via the website:
“Race and Nation in the Age of Emancipations: A Symposium on the Atlantic World” seeks to explore the complicated relationship of race, citizenship, and national identity during the tumultuous long nineteenth century. By examining this connection in particular contexts within a broad Atlantic perspective, this symposium will contribute to a better understand of if, how, and why enslaved and free blacks throughout the Americas came to understand themselves as citizens of a particular nation (or possibly multiple nations) during the era of emancipation. Along with several panels focusing on varying aspects of this topic, the symposium will also feature a roundtable on the Atlantic World as a field, analytical concept, and pedagogical tool. Race and Nation is set to take place in Houston, Texas, on Rice University’s campus from February 21-22, 2014. The symposium is made possible thanks to generous funding from Rice University’s School of Humanities, the Department of History, the Humanities Research Center, the Program for the Study of Ethnicity, Race, and Culture, and the Graduate Student Association.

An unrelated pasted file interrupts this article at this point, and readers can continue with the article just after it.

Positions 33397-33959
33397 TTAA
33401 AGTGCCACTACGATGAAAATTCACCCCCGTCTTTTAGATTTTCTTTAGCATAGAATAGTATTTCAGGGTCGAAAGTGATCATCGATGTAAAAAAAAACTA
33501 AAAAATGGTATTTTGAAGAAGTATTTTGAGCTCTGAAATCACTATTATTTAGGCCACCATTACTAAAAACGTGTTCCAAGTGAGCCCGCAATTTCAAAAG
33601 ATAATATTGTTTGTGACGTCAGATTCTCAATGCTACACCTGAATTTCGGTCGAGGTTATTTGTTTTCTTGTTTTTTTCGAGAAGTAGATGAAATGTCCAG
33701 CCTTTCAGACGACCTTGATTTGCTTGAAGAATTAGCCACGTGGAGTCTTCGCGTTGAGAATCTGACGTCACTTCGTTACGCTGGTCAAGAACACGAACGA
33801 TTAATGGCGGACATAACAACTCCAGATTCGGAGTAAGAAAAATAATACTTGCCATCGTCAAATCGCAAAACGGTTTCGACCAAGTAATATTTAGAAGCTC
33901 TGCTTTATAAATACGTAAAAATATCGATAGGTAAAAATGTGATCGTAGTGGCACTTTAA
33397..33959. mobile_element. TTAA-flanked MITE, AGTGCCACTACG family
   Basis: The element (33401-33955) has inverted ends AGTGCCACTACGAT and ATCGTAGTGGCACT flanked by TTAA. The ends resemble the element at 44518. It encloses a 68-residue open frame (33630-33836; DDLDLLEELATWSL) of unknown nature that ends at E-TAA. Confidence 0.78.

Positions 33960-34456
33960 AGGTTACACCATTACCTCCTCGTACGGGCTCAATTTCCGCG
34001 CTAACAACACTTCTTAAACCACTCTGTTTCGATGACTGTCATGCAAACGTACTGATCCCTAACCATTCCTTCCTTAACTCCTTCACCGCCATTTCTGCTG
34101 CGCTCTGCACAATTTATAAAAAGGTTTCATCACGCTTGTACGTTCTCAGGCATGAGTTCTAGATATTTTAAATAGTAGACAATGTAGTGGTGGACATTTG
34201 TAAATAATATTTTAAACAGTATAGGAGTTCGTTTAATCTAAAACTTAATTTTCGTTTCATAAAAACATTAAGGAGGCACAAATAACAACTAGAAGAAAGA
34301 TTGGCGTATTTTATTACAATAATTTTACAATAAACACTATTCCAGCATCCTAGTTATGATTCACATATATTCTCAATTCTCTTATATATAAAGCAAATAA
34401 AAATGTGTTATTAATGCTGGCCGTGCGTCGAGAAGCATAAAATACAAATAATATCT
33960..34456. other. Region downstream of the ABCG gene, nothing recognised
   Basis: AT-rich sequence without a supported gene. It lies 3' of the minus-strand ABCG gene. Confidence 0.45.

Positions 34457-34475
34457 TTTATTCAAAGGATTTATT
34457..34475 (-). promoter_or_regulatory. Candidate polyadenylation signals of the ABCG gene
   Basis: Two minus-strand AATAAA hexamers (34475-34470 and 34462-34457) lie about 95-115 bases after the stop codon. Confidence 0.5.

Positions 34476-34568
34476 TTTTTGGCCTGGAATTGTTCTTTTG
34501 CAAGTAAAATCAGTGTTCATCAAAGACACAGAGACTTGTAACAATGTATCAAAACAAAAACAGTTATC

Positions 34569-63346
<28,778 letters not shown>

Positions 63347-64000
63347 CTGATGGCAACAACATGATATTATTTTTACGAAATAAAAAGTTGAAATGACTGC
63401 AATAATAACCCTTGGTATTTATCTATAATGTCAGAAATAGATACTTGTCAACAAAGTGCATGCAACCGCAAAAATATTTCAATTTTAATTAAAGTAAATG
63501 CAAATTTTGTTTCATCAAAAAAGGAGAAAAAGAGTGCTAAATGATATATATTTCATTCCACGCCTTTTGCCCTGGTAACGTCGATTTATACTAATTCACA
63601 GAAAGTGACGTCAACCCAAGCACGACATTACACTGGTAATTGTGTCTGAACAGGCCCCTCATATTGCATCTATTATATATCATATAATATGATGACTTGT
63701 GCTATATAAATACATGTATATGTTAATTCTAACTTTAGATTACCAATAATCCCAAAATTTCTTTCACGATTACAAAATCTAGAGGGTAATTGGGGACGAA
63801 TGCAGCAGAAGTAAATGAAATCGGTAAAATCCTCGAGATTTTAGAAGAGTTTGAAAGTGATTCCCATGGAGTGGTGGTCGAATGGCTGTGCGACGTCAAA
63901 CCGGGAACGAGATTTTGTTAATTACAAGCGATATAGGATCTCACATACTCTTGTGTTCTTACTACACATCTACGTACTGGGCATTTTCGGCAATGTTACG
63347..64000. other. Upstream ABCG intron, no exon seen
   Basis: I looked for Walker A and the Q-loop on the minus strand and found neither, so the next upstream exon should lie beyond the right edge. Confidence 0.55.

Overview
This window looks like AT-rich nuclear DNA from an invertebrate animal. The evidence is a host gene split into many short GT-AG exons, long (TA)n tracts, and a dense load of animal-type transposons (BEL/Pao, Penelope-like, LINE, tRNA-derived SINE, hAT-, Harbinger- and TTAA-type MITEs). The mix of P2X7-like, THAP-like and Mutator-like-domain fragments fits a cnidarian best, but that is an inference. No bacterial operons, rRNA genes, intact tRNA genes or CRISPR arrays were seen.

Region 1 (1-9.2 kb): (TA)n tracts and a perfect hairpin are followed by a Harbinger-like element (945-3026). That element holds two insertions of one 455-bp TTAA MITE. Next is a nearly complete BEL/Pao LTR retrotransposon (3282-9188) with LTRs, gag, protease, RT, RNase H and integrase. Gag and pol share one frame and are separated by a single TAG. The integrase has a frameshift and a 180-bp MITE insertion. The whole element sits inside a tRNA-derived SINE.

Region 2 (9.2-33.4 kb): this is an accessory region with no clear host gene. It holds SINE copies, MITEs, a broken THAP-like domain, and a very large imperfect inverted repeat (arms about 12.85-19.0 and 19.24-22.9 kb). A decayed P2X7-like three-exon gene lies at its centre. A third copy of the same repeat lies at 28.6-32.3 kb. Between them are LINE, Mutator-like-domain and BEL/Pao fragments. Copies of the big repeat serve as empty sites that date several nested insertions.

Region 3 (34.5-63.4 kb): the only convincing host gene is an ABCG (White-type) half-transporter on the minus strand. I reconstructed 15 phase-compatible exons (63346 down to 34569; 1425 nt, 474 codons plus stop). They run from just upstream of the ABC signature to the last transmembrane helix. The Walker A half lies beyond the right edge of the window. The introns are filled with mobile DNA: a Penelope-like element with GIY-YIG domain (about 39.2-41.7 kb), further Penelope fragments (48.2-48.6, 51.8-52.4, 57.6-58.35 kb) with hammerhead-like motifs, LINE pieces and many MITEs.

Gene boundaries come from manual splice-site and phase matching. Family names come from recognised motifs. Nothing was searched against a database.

The conference hashtag is #raceandnation.
For more and full conference schedule: Race and Nation in the Age of Emancipations | A Symposium on the Atlantic World #RaceAndNation
“This interview with the black Atlantic writer Caryl Phillips focuses on his non-fiction works and interrogates his ideas on the African diaspora and memorialisation, paying particular attention to such locales as African slave forts and European museums. It also discusses his latest work – a play about the 1940s friendship between Richard Wright and C.L.R. James. The interview discusses the long view of memorialisation on the transatlantic slave trade and interrogates the importance of the bicentenary celebrations of the abolition of the trade in Britain in 2007 to new structures of feeling and curriculum developments that have made the issues raised by the slave trade and its aftermath more central to British historiography. A final section discusses African diaspora communities and their challenge to find a home space amidst the detritus of slavery. Phillips discusses the importance of a slave manilla in his quest for an anchor for memory.”
This special issue of Atlantic Studies, “The Slave Trade’s Dissonant Heritage: Memorial Sites, Museum Practices, and Dark Tourism,” included articles by Alan Rice, Johanna C. Kardux, Lubaina Hamid, Charles Forsdick, Marian Gwyn, Anne Eichmann, and Senam Okudzeto.